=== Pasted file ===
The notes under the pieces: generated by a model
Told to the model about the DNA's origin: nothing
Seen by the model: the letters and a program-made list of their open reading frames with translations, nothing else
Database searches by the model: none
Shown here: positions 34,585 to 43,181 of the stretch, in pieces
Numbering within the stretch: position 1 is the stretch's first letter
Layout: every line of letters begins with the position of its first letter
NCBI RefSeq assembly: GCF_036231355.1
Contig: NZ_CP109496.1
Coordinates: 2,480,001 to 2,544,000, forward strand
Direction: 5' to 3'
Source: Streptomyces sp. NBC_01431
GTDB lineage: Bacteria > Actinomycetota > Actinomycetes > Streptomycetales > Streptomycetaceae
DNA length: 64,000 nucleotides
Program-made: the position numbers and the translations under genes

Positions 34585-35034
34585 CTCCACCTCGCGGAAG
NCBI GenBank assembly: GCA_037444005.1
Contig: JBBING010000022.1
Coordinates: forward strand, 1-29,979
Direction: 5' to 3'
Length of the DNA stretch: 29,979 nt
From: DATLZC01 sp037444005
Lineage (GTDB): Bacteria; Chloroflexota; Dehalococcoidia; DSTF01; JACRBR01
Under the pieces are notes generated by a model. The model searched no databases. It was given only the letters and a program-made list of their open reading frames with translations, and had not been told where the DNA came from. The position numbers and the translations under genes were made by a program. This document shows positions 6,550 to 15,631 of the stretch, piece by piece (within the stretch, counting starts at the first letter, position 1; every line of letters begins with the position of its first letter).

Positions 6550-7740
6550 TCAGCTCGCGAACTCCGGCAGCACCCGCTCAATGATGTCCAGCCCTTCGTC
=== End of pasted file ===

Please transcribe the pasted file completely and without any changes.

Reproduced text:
The notes under the pieces: generated by a model
Told to the model about the DNA's origin: nothing
Seen by the model: the letters and a program-made list of their open reading frames with translations, nothing else
Database searches by the model: none
Shown here: positions 34,585 to 43,181 of the stretch, in pieces
Numbering within the stretch: position 1 is the stretch's first letter
Layout: every line of letters begins with the position of its first letter
NCBI RefSeq assembly: GCF_036231355.1
Contig: NZ_CP109496.1
Coordinates: 2,480,001 to 2,544,000, forward strand
Direction: 5' to 3'
Source: Streptomyces sp. NBC_01431
GTDB lineage: Bacteria > Actinomycetota > Actinomycetes > Streptomycetales > Streptomycetaceae
DNA length: 64,000 nucleotides
Program-made: the position numbers and the translations under genes

Positions 34585-35034
34585 CTCCACCTCGCGGAAG
NCBI GenBank assembly: GCA_037444005.1
Contig: JBBING010000022.1
Coordinates: forward strand, 1-29,979
Direction: 5' to 3'
Length of the DNA stretch: 29,979 nt
From: DATLZC01 sp037444005
Lineage (GTDB): Bacteria; Chloroflexota; Dehalococcoidia; DSTF01; JACRBR01
Under the pieces are notes generated by a model. The model searched no databases. It was given only the letters and a program-made list of their open reading frames with translations, and had not been told where the DNA came from. The position numbers and the translations under genes were made by a program. This document shows positions 6,550 to 15,631 of the stretch, piece by piece (within the stretch, counting starts at the first letter, position 1; every line of letters begins with the position of its first letter).

Positions 6550-7740
6550 TCAGCTCGCGAACTCCGGCAGCACCCGCTCAATGATGTCCAGCCCTTCGTC